From the looks of it, I really don’t think so. I think it is just 1 of the sucker rallies in a bear trend. Historically, there is about 2 to 3 of them. So right now the rally we are seeing is very likely going to be it.

The only difference between history and today is infinity QE. In the past, they don’t go “Brrrrrr” as much. In 2020, every few weeks you see trillions in stimulus coming in. They are printing a lot more and a lot faster. It is scary. I have no idea about the extent of money printing on the stock market, but it is there.

Another difference is probably the rise of algorithmic-trading and speed of information. That’s why the fall & rebound is much sharper and faster. It could be accelerated by trading bots.

This time is different is probably the 2 differences above. But, I still believe that a bear market in a recession year will definitely have this sort of 1-2-3-4-5 wave counts.

Where Are We Now?

history of market crashes

I have plotted out the current coronavirus crisis and compared it against the past major recessions. This is how it looks like. If history were to repeat itself or at least rhyme, there is never a time a V-shaped rebound happens. Except for the Black Monday Crash. But that is because it is caused by computer program-driven trading models. (That’s why there are circuit breakers now) Hence, I excluded it out.

Furthermore, now everyone is predicting the economical impact is worst than the 2007-08 recession and the Great Depression. It could be worse is because this is both a supply and demand issue.

In the past, it is just a supply issue. If financial institutions don’t have enough liquidity, the fed can just pump money supply in. That is what happens to the repo operations in 2020. That is easy to solve.

But a demand issue is really tough. How can you force consumer spending when everyone is quarantined? There would be a supply glut and businesses are losing cash flow every day. The global economy has basically come to a halt. The longer this delays, the more severe the economic impact.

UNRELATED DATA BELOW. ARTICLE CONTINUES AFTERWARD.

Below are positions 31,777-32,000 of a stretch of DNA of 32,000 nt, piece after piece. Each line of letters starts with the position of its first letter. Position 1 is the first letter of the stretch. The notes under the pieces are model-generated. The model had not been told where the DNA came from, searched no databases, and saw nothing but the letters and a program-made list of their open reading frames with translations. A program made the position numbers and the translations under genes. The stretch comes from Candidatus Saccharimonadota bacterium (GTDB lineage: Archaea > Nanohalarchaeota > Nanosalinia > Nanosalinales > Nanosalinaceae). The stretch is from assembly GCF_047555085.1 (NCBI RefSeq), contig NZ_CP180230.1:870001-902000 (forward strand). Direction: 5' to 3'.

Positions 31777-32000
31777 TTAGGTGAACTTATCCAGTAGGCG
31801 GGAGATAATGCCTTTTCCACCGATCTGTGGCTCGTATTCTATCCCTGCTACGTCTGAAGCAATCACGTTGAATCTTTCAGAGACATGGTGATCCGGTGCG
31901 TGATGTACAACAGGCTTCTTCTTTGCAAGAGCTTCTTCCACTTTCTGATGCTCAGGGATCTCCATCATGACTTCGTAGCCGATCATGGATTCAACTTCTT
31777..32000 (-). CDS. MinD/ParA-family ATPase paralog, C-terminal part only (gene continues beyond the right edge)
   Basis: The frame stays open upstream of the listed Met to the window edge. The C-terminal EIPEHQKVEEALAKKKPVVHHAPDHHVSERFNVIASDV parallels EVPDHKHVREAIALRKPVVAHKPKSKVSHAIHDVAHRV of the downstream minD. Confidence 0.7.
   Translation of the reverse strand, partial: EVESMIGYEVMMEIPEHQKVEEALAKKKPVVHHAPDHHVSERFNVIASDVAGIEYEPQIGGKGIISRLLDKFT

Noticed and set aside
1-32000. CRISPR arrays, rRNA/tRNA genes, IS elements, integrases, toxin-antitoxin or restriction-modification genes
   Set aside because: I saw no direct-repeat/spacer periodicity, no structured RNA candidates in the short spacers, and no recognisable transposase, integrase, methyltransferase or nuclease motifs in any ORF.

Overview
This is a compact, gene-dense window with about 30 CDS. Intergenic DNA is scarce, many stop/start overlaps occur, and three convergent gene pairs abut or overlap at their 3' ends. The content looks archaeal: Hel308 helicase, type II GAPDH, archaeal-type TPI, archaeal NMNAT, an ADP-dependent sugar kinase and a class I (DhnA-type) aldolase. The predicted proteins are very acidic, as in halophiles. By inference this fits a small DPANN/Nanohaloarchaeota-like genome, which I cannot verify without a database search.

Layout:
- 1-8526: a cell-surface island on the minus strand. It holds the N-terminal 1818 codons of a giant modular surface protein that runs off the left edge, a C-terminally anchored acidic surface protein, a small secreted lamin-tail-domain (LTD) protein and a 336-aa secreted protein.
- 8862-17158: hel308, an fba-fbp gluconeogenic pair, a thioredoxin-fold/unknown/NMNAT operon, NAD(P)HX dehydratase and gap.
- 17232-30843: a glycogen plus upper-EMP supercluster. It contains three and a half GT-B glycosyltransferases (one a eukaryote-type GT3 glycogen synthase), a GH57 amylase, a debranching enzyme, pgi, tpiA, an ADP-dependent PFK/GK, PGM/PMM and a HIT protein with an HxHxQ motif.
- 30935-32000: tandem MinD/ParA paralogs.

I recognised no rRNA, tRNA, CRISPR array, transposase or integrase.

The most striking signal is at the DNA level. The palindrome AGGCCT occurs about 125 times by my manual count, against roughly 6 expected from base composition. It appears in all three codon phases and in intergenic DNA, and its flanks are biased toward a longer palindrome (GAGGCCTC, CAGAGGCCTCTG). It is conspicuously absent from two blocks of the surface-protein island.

Technical Analysis of SPXUSD

history of market crashes

As of today, the weekly charts of the SPX is showing a Doji. We are also at the 50 Fib retracement point. The market has rallied for about three weeks now coming to the fourth. On the four hour time-frame, an ascending wedge pattern is in the formation. The recent higher highs are also getting weaker as seen by the RSI divergence. We failed to make a higher high in the past few days. The bulls might be tired.

The first-quarter earnings report and economic data are rolling out over the next few days and weeks. Banks look battered and credit losses are expected to spike. Retail sales are down -8.7% and it is much worse than the 2008-09 and dotcom bubble period. Unemployment claims are going to be out again today. The previous 6.6m is also much worse than the 08 crisis and the dotcom bubble. So when people say it is much worse than the previous recessions, the economic data justifies it.

There are two ways the chart can go from here. The bearish scenario is that 2855 is the peak of the sucker rally and the market starts its 2nd leg down to retest the bottom. The bullish scenario would be it reaches the bottom of the wedge, bounces up and breaks above the resistance zone, then move towards the 61.8 Fib level.

Personally, I think the tides are turning now. All the stimulus QE news has already been deployed. The market has rallied over it and now the bad news is coming out. Nevertheless, anything can happen. We are in volatile times now. So all the best to your trades.